Staniszewski v. Poland (European Court of Human Rights)

Information Note on the Court’s case-law 255
October 2021

Staniszewski v. Poland – 20422/15

Judgment 14.10.2021 [Section I]

Article 10
Article 10-1
Freedom of expression

Sanctioning of journalist in summary proceedings under the Election Code for publishing untrue statements about a local government election candidate: no violation

Facts – The applicant is a local journalist and editor of a free monthly newsletter in the village of Bulkowo. He was found liable for defamation in summary proceedings instituted under Article 111 of the Election Code by G.G., a politician and a candidate for the post of mayor of the municipality of Bulkowo, in respect of statements made in two editions of the newsletter published during the local election campaign in 2014. Inter alia, the applicant and the trade union which had published the newsletter were jointly ordered to publish an apology and to pay the equivalent of EUR 2,500 to a charity. The applicant unsuccessfully appealed.

Law – The domestic decisions against the applicant and the sanctions imposed constituted interference by a public authority with his right to freedom of expression which had been prescribed by Article 111 of the Election Code and pursued the legitimate aim of protecting the reputation or rights of others – namely G.G. as a candidate in local elections. It also served to protect the integrity of the electoral process and thus the rights of the voters. As to whether the interference was “necessary in a democratic society” the Court found as follows.

Free elections and freedom of expression, particularly freedom of political debate, formed the bedrock of any democratic society. The two rights were inter-related and operated to reinforce each other. It was thus particularly important that in the period preceding an election, opinions and information of all kinds were permitted to circulate freely. This principle applied equally to national and local elections. At the same time the Court recognised the importance of protecting the integrity of the electoral process from false information that affected voting results, and the need to put in place the procedures to effectively protect the reputation of candidates

As a politician holding public office and a candidate in elections, G.G. had inevitably and knowingly laid himself open to public scrutiny. Article 10 did not, however, guarantee wholly unrestricted freedom of expression even with respect to press coverage of matters of serious public concern and of political figures. As found by the domestic courts, the statements in question had been to a large extent statements of fact and the claimant had proved on the basis of material evidence, that they had been untrue. The applicant, however, had failed to produce any evidence before them in support of the veracity of his statements, indicate the sources of his information and explain why they had been accurate. Nor had he contested the first-instance court’s conclusions on appeal. Likewise, in the proceedings before the Court, he had failed to specify his sources, demonstrate that he had acted with due diligence and that the research done by him before the publication of the untrue statements of fact had been in good faith and complied with the ordinary journalistic obligation to verify a factual allegation.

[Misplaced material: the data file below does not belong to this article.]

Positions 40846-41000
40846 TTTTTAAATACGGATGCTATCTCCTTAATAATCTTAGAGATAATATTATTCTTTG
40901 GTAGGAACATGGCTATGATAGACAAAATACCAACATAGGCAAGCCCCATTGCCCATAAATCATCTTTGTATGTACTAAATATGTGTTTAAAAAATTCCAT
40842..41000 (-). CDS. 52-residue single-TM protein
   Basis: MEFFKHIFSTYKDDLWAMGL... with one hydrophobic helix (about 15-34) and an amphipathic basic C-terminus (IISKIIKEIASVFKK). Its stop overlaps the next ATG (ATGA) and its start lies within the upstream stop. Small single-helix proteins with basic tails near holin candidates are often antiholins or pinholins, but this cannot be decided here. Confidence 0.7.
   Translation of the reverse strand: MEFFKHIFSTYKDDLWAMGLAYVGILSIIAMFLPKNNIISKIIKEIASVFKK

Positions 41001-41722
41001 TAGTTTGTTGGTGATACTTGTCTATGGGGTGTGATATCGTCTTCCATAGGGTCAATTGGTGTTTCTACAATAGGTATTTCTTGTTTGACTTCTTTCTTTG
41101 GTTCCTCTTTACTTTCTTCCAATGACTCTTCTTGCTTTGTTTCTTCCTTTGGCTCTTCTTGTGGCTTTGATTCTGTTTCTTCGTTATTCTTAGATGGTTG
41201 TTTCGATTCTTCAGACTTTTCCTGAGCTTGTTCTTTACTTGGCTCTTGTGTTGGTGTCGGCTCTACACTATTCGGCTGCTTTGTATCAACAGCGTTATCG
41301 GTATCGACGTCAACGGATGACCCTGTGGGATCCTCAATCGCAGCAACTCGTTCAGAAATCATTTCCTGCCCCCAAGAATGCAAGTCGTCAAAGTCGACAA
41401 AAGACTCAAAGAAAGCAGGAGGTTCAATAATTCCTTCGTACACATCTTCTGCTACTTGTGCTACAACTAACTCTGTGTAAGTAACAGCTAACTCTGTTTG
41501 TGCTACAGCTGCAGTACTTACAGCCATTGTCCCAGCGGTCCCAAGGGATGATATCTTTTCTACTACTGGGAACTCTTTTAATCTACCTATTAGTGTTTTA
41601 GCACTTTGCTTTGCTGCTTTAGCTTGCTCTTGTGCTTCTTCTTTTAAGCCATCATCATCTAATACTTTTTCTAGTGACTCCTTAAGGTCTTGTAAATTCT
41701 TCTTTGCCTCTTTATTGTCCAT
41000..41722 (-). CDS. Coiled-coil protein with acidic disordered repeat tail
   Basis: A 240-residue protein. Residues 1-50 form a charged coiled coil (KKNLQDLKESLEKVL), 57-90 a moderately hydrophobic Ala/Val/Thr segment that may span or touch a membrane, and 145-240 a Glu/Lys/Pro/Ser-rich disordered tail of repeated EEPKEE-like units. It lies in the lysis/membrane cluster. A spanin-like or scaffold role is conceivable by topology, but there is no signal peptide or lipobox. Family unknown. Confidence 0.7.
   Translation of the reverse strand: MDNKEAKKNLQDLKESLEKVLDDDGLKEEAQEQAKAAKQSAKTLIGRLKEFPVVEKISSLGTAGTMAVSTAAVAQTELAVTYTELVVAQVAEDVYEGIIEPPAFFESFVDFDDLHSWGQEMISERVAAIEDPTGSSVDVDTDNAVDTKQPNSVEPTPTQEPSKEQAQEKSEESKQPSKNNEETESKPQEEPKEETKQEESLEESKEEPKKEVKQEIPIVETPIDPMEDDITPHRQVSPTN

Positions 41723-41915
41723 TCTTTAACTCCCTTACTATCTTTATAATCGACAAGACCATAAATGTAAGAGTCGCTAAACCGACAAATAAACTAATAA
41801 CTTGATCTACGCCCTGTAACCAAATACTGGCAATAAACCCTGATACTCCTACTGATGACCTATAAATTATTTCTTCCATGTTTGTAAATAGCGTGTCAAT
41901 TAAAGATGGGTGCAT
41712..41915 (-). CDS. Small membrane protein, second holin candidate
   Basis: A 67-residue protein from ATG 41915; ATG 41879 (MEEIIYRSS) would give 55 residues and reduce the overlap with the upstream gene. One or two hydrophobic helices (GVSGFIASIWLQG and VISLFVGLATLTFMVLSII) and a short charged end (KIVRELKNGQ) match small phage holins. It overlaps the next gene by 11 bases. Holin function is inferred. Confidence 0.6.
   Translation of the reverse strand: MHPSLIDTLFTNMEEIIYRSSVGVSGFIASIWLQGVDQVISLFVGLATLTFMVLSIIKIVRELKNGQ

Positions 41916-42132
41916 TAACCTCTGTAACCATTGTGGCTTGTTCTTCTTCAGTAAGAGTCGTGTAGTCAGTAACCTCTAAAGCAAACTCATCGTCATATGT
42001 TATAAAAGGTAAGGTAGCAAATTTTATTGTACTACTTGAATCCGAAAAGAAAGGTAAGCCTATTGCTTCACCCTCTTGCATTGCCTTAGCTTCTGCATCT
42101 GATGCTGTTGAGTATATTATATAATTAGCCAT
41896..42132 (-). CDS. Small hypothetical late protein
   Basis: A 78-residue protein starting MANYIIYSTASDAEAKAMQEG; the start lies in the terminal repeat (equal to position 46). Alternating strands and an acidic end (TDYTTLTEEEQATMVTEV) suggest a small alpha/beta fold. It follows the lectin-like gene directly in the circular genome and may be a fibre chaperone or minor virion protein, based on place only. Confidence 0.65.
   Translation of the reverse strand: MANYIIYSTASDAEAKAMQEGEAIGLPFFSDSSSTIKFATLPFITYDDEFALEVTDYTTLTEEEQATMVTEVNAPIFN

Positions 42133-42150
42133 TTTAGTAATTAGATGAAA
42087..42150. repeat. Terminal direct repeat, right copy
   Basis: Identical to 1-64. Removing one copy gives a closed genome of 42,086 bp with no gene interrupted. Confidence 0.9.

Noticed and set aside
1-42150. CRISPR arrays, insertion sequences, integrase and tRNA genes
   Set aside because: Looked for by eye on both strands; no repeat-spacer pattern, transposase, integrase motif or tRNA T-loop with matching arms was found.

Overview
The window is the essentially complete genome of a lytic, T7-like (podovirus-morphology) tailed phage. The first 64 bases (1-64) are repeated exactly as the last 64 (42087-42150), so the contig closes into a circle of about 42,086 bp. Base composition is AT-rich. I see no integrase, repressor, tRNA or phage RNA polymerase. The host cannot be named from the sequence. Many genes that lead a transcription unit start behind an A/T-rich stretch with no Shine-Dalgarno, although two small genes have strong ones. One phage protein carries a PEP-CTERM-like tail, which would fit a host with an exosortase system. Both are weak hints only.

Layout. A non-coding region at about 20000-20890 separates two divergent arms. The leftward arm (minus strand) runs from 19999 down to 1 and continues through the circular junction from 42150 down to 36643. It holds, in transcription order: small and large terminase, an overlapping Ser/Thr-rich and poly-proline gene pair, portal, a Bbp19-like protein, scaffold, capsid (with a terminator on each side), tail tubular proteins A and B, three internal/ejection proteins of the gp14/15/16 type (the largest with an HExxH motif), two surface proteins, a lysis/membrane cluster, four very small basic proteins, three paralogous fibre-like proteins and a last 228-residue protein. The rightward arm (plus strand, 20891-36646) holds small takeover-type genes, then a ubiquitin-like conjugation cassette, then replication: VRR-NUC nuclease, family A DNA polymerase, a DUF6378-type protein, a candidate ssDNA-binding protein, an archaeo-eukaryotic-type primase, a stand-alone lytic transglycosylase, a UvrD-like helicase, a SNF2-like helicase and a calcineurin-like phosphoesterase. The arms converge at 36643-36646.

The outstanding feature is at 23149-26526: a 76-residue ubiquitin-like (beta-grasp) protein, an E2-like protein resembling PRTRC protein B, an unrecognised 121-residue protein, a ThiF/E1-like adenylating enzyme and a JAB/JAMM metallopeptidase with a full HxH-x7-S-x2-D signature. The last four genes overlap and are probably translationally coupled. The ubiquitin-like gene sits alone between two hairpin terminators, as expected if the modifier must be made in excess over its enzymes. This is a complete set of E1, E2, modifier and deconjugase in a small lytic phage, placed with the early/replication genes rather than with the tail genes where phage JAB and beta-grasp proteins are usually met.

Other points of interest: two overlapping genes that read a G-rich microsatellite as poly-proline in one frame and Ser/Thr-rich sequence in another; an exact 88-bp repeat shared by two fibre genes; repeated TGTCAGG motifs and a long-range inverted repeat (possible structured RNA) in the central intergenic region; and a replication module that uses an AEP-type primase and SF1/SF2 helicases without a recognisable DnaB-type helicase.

Further, the domestic courts had balanced the two conflicting interests at stake, namely the interest of all participants in election campaigns in being able to use every mean possible to influence voters, and the right of a candidate to be protected from untrue allegations. The first instance court had emphasised the duties of the press to report in a diligent manner and on the basis of facts whilst the appellate court had noted that even value judgments had to be based on sufficient facts. The Court thus considered that the reasons adduced by the domestic courts for sanctioning the applicant had been relevant and sufficient within the meaning of its case-law.

It could not be said that the very use of summary proceedings provided by the Election Code had been in violation of Article 10. Proceedings of this type were conducted within very short time frames and were aimed at ensuring the proper conduct of the election campaign by preventing infringements of the candidates’ personal rights, which were capable of affecting the outcome of the elections. The provision of such a summary remedy during periods of election campaigns, whether at local or national level, served the legitimate goal of ensuring the fairness of the electoral process and as such should not be questioned from the Convention standpoint. At the same time, such a remedy should not result in the undue curtailment of the procedural guarantees afforded to the parties to such proceedings. The Court was not persuaded, however, that the circumstances of the instant case amounted to a lack of procedural fairness and equality that could give rise to an issue under Article 10.

Lastly, as the applicant had not submitted details of his personal financial situation, the Court was unable to assess whether the award against him had been excessive and imposed a disproportionate burden on him. It was also unclear what amount had actually been paid by him given the fact that he had been found jointly liable with the trade union.

Consequently, and given the State’s margin of appreciation in applying the summary procedure under the Election Code, the interference complained of had been proportionate to the legitimate aim pursued within the meaning of paragraph 2 of Article 10.

Conclusion: no violation (unanimously).

(See also Pedersen and Baadsgaard v. Denmark [GC], 49017/99, 17 December 2004, Legal Summary; Kwiecień v. Poland, 51744/99, 9 January 2007, Legal Summary)

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